George Survant, senior director of fleet relations for NETEA stated during the stated that “Technology has evolved, and regulations have followed right along behind that. You can get a Class 8 truck with all the safety features on a passenger car today, and that is a remarkable change. Technology creeps up on us because it’s really easy to depend on it.”

Posted by: AT 06:04 pm   |  Permalink   |  Email
Thursday, November 08 2018
Trucks Move America Forward

ORLANDO, Fla.—We understand the challenges of an industry with a tarnished reputation because of the risks that appear on a daily basis on the roads. Most Americans don’t realize the importance of truck driving in our lives until major disasters or weather events occur and suddenly we can’t receive essential foods, medicines and many other indispensables required on our day-to-day.

Trucks are of significant importance both globally and nationally. This is an industry that carries our families and our businesses when trucks don’t move — the whole country stops moving.

Every day, millions of truck and professional truck drivers take charge to move America forward.

Now, according to the American Trucking Associations President and CEO, Mr. Chris Spear—the United States is witnessing the fastest growth the trucking industry has experienced in 20 years. “Trucking is the driving force  behind the world’s #1 economy, and we want to keep it that way.” Spear said. For the last two years, ATA has been educating negotiators on how 76% of NAFTA freight relies on trucking, supporting more than 47,000 US trucking employees, including more than 31,000 dedicated U.S. truck drivers.

In his remarks at the annual Management Conference and Exhibition in Austin, Texas—he mentioned that in construction and factory activity for-hire truck tonnage is up nearly 8% year-to-date. American Trucking Trends shows the U.S. trucking industry generated more than $700 billion in economic activity last year, a 3.5% increase year over year. That accounts for an impressive 79% of the nation’s freight bill.

The chronic driver and technician shortage, and what he calls “erroneous claims” that trucks will soon become driverless has taken prominence in negotiating tables. Both ATA and FMCSA are working together to further develop the Department of Transportation’s 3.0 Automated Vehicle guidance, released earlier this month. Commercial vehicles do have a say in this debate, where improvements in safety, efficiency, and productivity can accelerate the voluntary adoption of driver-assist technologies.

Other industry challenges continue to grow such as:

  • the above-average retirement age 
  • onerous and duplicative meal-and-rest break rule.
  • driver hours-of-service reform. 
  • infrastructure investment and trade/workforce development.

The Drive-Safe Act allows drivers in all 48 states in the Continental U.S., under the age of 21 to operate within state lines, but not cross state borders, and that the bipartisan legislative proposal would allow those same young people to drive across state lines provided they receive comprehensive additional training. This federal legislation would require 400 hours of on-duty, apprenticeship-based training, including 240 hours of drive-time with an accompanying experienced driver in the cabin order for an 18 to 21-year-old to operate across state lines. “Beyond the goodwill that comes from engaging our nation’s youth, the fact is, we also need to attract the next generation of drivers and technicians.”— he added.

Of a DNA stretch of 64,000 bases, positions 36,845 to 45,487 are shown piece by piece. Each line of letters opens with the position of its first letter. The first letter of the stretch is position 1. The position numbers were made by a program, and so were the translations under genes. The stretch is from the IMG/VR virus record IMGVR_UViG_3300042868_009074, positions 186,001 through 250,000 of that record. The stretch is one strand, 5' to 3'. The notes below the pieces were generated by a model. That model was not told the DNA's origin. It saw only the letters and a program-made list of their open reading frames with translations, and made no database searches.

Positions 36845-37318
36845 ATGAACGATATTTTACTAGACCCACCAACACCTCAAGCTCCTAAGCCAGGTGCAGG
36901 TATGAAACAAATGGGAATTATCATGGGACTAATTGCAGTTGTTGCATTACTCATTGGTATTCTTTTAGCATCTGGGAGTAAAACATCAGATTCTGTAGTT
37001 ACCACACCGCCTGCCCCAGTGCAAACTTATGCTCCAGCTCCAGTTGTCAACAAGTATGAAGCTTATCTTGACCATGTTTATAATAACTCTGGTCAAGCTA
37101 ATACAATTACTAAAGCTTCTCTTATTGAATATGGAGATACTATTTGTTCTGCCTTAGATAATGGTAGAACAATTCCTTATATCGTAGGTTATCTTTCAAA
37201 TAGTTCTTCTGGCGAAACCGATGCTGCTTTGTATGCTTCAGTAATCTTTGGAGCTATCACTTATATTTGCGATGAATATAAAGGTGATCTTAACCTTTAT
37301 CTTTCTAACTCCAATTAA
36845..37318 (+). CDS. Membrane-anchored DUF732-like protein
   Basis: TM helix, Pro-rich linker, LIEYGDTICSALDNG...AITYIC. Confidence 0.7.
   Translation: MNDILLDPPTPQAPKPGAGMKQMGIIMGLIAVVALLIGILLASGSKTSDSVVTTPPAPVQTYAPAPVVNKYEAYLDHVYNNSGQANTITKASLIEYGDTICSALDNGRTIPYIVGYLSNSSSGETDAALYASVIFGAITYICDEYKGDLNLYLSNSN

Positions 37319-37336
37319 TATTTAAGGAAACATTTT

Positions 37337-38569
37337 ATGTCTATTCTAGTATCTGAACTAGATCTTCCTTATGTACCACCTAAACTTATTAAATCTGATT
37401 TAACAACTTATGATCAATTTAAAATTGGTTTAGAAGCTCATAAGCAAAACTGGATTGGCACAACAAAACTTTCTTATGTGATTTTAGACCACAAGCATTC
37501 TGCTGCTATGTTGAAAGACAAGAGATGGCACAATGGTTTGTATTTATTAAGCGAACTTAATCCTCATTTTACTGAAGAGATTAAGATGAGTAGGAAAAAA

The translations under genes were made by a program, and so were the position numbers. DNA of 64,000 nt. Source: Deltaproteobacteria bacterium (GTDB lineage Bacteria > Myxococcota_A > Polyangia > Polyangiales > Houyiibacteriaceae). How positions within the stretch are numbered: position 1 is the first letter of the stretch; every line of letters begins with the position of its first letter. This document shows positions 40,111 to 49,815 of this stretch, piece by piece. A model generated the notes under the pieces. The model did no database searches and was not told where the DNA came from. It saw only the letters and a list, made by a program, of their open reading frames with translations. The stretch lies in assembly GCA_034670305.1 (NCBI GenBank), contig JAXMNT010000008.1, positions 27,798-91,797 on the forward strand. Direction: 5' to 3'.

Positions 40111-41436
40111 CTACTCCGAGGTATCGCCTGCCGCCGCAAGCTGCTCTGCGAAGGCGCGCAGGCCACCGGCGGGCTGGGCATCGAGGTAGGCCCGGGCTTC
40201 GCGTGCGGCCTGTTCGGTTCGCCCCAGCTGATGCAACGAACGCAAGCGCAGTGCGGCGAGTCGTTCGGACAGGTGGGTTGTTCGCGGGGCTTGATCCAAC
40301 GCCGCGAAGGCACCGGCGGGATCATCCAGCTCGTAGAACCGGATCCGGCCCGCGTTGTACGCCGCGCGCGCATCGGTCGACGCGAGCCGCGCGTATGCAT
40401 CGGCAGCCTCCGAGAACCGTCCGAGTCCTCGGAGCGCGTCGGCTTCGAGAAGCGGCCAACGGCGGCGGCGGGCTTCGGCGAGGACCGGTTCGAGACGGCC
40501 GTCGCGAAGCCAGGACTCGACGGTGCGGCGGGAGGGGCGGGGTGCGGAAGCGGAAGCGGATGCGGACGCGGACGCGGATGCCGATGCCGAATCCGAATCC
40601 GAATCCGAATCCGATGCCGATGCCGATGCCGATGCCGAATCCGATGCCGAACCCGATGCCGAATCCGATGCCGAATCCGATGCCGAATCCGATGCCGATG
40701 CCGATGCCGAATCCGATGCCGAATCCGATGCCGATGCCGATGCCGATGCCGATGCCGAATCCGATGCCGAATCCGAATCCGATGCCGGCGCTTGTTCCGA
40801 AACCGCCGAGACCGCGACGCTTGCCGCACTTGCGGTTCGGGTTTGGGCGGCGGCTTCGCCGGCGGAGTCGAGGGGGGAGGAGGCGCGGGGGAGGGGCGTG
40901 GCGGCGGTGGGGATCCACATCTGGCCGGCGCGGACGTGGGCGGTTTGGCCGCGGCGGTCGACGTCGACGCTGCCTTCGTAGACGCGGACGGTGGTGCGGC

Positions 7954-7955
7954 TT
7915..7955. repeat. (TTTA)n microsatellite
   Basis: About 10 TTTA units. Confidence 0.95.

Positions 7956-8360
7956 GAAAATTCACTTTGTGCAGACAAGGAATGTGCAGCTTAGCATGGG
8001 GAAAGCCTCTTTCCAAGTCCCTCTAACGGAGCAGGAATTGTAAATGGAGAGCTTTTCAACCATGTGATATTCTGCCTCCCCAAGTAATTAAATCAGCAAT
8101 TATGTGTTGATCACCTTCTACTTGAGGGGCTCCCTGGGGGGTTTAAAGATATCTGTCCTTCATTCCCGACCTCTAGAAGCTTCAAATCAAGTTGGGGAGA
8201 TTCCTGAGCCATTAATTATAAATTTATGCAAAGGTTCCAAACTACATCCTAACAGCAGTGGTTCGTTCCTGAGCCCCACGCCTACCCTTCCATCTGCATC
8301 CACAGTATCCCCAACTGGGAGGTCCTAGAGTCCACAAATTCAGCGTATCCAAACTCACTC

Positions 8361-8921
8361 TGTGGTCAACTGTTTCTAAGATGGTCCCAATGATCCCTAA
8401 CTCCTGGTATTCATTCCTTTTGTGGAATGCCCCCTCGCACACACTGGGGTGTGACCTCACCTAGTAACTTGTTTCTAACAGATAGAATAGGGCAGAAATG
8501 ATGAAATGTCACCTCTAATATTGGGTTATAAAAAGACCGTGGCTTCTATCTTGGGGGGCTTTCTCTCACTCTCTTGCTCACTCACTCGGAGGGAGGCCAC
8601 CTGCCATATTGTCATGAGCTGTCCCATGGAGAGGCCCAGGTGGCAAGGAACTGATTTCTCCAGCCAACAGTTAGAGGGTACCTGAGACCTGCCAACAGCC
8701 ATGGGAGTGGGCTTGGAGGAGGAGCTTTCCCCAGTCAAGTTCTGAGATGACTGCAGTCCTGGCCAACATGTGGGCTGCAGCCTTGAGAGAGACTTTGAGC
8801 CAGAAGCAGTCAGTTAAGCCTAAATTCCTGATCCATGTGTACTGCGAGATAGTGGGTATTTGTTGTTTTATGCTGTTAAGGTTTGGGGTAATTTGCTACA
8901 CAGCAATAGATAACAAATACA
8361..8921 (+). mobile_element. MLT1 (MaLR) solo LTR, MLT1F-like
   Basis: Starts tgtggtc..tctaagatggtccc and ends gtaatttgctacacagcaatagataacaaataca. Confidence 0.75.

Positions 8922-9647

This initiative has been backed by the American Trucking Associations, according to its President and CEO. 

Posted by: AT 08:33 pm   |  Permalink   |  Email
Sunday, September 23 2018
Hand in Hand Towards North Carolina's Recovery

ORLANDO, Fla.— Long before a storm made landfall, supply chains were already bracing for impact. Once Hurricane Florence hit the east coast, all supply chain activity in the hardest hit areas came to a complete halt. Roads were flooded or impassible due to debris, airports will be shut down, and transportation workers had to evacuate with their families. Many trucks got stranded before arriving at their destinations and communication was critical. Companies transporting goods leveraged technology to retain visibility to shipments, find the best carriers and manage an increased number of orders due to a spike in demand.

In the aftermath of Hurricane Florence, North Carolina is arranging for a large transport ship to ferry trucks and supplies into the Port of Wilmington to relieve shortages in the city caused by flooding.

The Cape Ray, part of the Ready Reserve Force used to deliver military equipment around the world, happened to be in Jacksonville, Fla., where it was just completing a mission for the Department of Defense.

The U.S. Army Corps of Engineers and the Coast Guard had helped make sure that the ports of Morehead City and Wilmington are capable of handling the MV Cape Ray, a 648-foot-long “roll-on, roll-off” ship, which was expected to arrive at the state port in Morehead City last week and be available to take on trucks full of food, fuel, construction materials, and other supplies.

There are also many requests to haul relief products ranging from food and water cleaning supplies to affected areas.